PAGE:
"On the cruelty of really teaching computing science" by Edsger Wybe Dijkstra
this sounds like a really great book, but I didn't find it listed on Amazon. Do you have the ISBN?
It is actually just a short paper he wrote in the late 80s.  Not sure if it has been published, but it can be found in the Dijkstra Archive:  http://www.cs.utexas.edu/users/EWD/ewd10xx/EWD1036.PDF
What text do you use nowadays for intro students? I was privileged to work through an older edition of:

 

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deusveritasest said:
Lucid Dreaming: A Concise Guide to Awakening in Your Dreams and in Your Life by Stephen LaBerge
One of the benefits of sleep I find is the loss of consciousness. I always find myself incredibly disappointed upon waking if I remember having dreamt.
 

Pedro

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FormerReformer said:
The Brothers Karamazov.  I can't believe I made it to thirty without reading an entire novel by Dostoyevsky.
Same here, exactly!  I'm about 200 pages from the end and loving it as I've not loved any other work of fiction.

Also reading Alaskan Missionary Spirituality (for a class this Fall), Meyendorff's book on Palamas and Palamas' sermons (ditto), and Peaceful Journey: A Hospice Chaplain's Guide to End of Life.
 

AntoniousNikolas

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From Publishers Weekly
In the first half of the 19th century, some three million Irish emigrated to America, trading a ruling elite of Anglo-Irish Anglicans for one of WASPs. The Irish immigrants were (self-evidently) not Anglo-Saxon; most were not Protestant; and, as far as many of the nativists were concerned, they weren't white, either. Just how, in the years surrounding the Civil War, the Irish evolved from an oppressed, unwelcome social class to become part of a white racial class is the focus of Harvard lecturer Ignatiev's well-researched, intriguing although haphazardly structured book.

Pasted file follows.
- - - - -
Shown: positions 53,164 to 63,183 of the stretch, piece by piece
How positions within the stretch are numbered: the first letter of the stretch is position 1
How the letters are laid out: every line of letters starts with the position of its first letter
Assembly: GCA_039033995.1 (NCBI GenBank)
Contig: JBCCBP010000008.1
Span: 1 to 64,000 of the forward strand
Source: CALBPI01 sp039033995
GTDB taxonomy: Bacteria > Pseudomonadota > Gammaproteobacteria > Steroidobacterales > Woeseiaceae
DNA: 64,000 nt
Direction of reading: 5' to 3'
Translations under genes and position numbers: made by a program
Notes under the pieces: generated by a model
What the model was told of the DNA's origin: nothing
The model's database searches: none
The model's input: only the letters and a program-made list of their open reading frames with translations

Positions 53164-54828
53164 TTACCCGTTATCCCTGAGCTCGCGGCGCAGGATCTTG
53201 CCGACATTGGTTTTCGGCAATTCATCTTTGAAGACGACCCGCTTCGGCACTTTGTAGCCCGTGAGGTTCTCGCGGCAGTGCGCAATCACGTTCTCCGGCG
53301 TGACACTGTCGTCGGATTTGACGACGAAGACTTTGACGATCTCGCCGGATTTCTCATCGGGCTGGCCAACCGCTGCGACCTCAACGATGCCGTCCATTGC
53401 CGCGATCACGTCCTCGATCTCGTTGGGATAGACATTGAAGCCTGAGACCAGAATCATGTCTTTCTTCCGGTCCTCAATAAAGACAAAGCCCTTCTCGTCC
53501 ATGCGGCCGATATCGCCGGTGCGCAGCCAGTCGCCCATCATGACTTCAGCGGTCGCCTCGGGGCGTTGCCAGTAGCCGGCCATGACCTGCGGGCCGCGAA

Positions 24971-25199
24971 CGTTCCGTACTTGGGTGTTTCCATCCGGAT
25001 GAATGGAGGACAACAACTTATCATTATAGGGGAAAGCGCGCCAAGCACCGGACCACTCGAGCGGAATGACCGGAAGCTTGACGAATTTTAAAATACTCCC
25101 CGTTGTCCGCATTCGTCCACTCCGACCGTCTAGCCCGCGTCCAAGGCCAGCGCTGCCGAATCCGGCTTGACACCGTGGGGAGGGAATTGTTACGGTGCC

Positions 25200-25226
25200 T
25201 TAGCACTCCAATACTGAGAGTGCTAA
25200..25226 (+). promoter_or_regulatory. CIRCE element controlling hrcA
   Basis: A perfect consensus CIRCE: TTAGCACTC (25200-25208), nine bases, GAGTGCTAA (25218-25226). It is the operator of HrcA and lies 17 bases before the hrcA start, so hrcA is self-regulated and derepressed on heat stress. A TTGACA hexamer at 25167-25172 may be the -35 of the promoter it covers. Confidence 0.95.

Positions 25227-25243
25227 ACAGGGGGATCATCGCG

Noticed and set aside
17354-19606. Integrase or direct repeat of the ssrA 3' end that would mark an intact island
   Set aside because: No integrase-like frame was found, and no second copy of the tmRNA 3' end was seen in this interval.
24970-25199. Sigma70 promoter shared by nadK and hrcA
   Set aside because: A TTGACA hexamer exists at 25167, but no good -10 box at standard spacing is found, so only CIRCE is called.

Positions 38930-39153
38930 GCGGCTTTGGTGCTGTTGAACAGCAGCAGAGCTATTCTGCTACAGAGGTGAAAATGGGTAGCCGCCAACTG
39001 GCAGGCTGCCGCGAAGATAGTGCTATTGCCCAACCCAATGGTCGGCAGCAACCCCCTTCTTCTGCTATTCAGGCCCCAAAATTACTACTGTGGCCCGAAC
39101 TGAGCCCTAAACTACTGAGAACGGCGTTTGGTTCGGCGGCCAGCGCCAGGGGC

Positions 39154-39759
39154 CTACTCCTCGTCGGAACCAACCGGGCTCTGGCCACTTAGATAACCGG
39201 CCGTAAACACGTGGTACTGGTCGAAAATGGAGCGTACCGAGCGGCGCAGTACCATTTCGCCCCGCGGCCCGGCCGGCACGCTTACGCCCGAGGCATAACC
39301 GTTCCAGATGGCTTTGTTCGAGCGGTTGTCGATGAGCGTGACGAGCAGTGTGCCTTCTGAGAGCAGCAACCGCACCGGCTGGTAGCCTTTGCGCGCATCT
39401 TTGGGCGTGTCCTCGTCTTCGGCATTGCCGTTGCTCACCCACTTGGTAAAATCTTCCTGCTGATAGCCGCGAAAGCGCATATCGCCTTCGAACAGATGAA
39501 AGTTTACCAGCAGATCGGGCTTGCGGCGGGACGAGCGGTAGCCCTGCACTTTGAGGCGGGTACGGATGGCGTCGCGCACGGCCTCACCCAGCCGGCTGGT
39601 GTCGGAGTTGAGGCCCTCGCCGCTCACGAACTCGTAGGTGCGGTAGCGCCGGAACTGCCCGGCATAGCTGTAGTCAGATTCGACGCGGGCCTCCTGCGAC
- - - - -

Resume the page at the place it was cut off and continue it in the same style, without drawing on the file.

Very interesting little book.  Provides some insight into why this fella was so ticked off all the time...

 

stanley123

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Nebelpfade said:
stanley123 said:
Nebelpfade said:
"On the cruelty of really teaching computing science" by Edsger Wybe Dijkstra
this sounds like a really great book, but I didn't find it listed on Amazon. Do you have the ISBN?
It is actually just a short paper he wrote in the late 80s.  Not sure if it has been published, but it can be found in the Dijkstra Archive:  http://www.cs.utexas.edu/users/EWD/ewd10xx/EWD1036.PDF
Thanks for this link.
 

Friul

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orthonorm said:
What text do you use nowadays for intro students? I was privileged to work through an older edition of:

Intro courses are really fragmented these days I find, but you will still find the 2nd edition of the Wizard book used now and then.

How to Design Programs: An Introduction to Programming and Computing by Matthias Felleisen, Robert Bruce Findler, Matthew Flatt, & Shriram Krishnamurthi
Mathematical Logic by George J. Tourlakis
Introduction to the Theory of Computation by Michael Sipser

Those were a few of the first year books I had.  I was lucky enough to have rather theoretical professors, rather than the more applied "software engineering" (shudders) professors.